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These pages contain biographical sketches (full or extract) of former Montcalm County residents.

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James Albert Dailey

History of Montcalm County, Michigan
by John W. Dasef - 1916

Contributed by Gerry Christiansen

James Albert Dailey Bio
James Albert Dailey Bio

THOMAS D. DAVIS

HISTORY OF MONTCALM COUNTY, MICHIGAN
Its People, Industries and Institutions
pg. 220-222
BY JOHN W. DASEF, VOLUME II, 1916 B.F., BOWEN & COMPANY , Inc. Indianapolis, Indiana.

No history of Montcalm county would be complete without fitting mention of the life and services of the late Thomas D. Davis, one of the pioneers of Bloomer township, this county, an honored veteran of the Civil War and for years one of the leaders in the life of the community in which the best part of his life was lived. He became a resident of Bloomer township in 1859, making his home in what was then a forest wilderness, and lived to see that section develop from its primeval state to a state of high cultivation, with a proper and well-established social order, and in the good work of bringing about these latter conditions played no inconspicuous part. His widow, who still survives him, was a faithful and helpful pioneer wife and mother and retains the most vivid recollections of the hard years through which the pioneers passed during the period in which the forests were being cleared that the land might be rendered habitable.

Thomas D. Davis was born in the stale of Pennsylvania in I826, son of Aaron and Elmira (Baker} Davis. While he was yet a small boy his parents moved to Attica, New York, and there he grew to manhood. He married in ~849 and for ten years thereafter was engaged in farming in the Attica neighborhood. In 1859 he and his little family came to Montcalm county to make a new home in the forest, the promising possibilities of this region at that time beginning to impress the people of the East. Mr. Davis bought two adjoining forty-acre tracts in the northeast quarter of section 10 in Bloomer township and, cutting a small clearing in the woods about eighty rods back from the trail which led through that section, erected a small house of logs and there made his first home. At that time there were no established roads through the forest, the pioneers having followed a mere "blazed" trail through the woods nearly all the way from Pewamo. William Davis, a brother of Thomas D. had settled here a year or two before and had already had his home set up on the tract now occupied by William Davis, son of Thomas D., hence the newcomers were not wholly "strangers in a strange land." Notwithstanding this advantage of kinship with an even earlier pioneer, however, the outlook was not encouraging and it was with no small misgiving that Mr. Davis entered upon his new responsibilities. The expense of the trip out here had exhausted practically all his ready cash and when he arrived here with his wife and five small children he had but five dollars in money and no house in which to shelter his family. For the moment he was so disheartened by the bleak prospect then presented that he gladly would have returned to New York if he had had the money for the return trip, but his wife, with the fine courage of the true pioneer, looked forward to the home they should have when the land should be cleared and the country settled and they proceeded hopefully to build their home and were fairly well established when the Civil War broke out. In I864 Thomas D. Davis enlisted for service in behalf of the Union in Company C, Third Regiment, Michigan Volunteer Infantry, and was in the service until some time after the war closed, receiving his discharge in September, 1865, having been confined to a hospital for two or three months previously. Upon returning from the army he bought a forty-acre tract from his brother, on which there was a house near the road, the place where William Davis now lives, and there he made his home until shortly before his death, when he moved into Carson City, where he died in 1900. Thomas D. Davis was a. man of earnest Christian character, for many years a deacon in the Baptist church and active in all good works; a good citizen who had done faithfully his part in the work of bringing about proper conditions in the neighborhood of his home.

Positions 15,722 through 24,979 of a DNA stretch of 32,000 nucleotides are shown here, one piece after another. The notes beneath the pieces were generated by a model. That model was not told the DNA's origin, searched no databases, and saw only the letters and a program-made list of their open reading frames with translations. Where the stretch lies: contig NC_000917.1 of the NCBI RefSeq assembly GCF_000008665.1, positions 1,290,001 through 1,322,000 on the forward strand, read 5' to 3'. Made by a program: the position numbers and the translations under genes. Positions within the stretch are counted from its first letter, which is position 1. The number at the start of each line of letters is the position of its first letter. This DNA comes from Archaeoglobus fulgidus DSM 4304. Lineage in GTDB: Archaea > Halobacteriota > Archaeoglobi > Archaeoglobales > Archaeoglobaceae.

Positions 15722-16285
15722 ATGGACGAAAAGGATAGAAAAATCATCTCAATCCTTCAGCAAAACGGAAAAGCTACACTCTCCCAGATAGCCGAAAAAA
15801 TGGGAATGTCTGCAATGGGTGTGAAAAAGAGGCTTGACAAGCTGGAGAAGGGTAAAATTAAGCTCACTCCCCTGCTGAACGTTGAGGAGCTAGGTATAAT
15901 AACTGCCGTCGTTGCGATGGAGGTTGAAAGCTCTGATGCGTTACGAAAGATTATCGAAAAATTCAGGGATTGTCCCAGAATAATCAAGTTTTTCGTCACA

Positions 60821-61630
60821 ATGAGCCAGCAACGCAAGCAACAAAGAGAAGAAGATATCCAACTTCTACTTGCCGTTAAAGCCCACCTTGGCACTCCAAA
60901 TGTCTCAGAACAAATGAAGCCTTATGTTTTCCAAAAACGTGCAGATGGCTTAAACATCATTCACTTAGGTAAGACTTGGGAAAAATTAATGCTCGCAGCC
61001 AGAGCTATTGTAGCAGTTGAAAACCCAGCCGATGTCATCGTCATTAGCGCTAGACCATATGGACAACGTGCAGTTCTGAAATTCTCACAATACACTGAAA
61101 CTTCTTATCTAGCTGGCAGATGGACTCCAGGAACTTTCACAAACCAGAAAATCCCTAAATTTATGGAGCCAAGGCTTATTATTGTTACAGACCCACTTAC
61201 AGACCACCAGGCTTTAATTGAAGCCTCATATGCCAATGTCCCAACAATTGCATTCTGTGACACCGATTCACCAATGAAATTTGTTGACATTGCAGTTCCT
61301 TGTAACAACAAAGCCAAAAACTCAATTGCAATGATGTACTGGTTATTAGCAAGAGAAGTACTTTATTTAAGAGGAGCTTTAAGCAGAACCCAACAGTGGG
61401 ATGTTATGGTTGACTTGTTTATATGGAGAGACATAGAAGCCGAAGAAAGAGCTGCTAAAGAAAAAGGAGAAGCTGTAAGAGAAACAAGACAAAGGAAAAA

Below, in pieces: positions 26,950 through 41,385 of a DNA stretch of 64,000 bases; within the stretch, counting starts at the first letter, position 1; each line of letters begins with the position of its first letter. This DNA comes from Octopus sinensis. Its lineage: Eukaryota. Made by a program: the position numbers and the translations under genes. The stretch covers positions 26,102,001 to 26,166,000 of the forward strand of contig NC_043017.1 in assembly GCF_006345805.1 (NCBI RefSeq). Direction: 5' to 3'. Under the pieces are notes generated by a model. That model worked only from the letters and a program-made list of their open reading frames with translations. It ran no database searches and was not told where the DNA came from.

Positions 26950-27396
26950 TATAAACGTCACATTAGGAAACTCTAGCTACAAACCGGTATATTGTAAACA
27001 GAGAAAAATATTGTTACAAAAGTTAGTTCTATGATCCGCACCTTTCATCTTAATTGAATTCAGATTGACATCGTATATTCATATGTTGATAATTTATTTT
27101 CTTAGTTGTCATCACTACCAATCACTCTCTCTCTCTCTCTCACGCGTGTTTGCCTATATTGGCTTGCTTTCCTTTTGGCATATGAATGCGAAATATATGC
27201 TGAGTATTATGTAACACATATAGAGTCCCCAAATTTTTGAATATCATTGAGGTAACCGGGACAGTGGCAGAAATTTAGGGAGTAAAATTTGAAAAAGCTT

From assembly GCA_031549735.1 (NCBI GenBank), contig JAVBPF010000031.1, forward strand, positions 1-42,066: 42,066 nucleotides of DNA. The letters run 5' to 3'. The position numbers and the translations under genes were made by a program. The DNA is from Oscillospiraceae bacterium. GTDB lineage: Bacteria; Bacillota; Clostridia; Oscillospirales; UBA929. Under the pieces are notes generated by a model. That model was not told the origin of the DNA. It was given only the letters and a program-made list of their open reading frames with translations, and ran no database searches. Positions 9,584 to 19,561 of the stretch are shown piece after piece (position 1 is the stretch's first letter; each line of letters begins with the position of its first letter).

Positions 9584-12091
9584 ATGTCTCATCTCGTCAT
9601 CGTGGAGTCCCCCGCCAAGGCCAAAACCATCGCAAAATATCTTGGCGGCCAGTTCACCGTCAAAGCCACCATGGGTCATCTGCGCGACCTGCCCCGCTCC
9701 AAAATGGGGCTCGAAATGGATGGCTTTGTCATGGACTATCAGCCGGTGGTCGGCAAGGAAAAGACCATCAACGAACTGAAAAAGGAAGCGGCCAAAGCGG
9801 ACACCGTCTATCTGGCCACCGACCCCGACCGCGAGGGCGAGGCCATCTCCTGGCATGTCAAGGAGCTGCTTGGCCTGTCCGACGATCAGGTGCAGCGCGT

In 1849 Thomas D. Davis was united in marriage, near Attica, New York, to Caroline Crawford, who was born at Brighton, near the city of Rochester, New York, in 1831, daughter of Daniel and Mary (Fuller) Crawford, and who is now living in this county at the advanced age of eighty-five, still in vigorous physical condition, as active and alert as most women twenty years her junior. Daniel Crawford was a descendant of Scottish Presbyterians who sought refuge in the north of Ireland during the days of the persecution of those of their faith on the other side of the Irish Sea, one of the earlier descendants of whom, John Crawford, born in County Tyrone, Ireland, died in that county in 1773. His son, John, born in Poundridge, Ireland, in 1776, came to America and married Parthenia Lyon, who was born in Bedford. Massachusetts. He died in Saratoga, New York, in 1831. John Crawford. the 'founder of that branch of the Crawford family in this country, was a man of strong and vigorous character and was noted for his invariable kindness of heart.  His son, Daniel Crawford, was born at Saratoga, New York, on January 19, 1802, married Mary Fuller and lived near Rochester, where, during the early years of his married life, he was engaged as a brick-maker and later became a substantial farmer. His wife, Mary Fuller, was born at East Bloomington, New York, in 1811, and both she and her husband died at West Bethany, in that state. Their daughter, Caroline, lived near Attica until her marriage to Mr. Davis.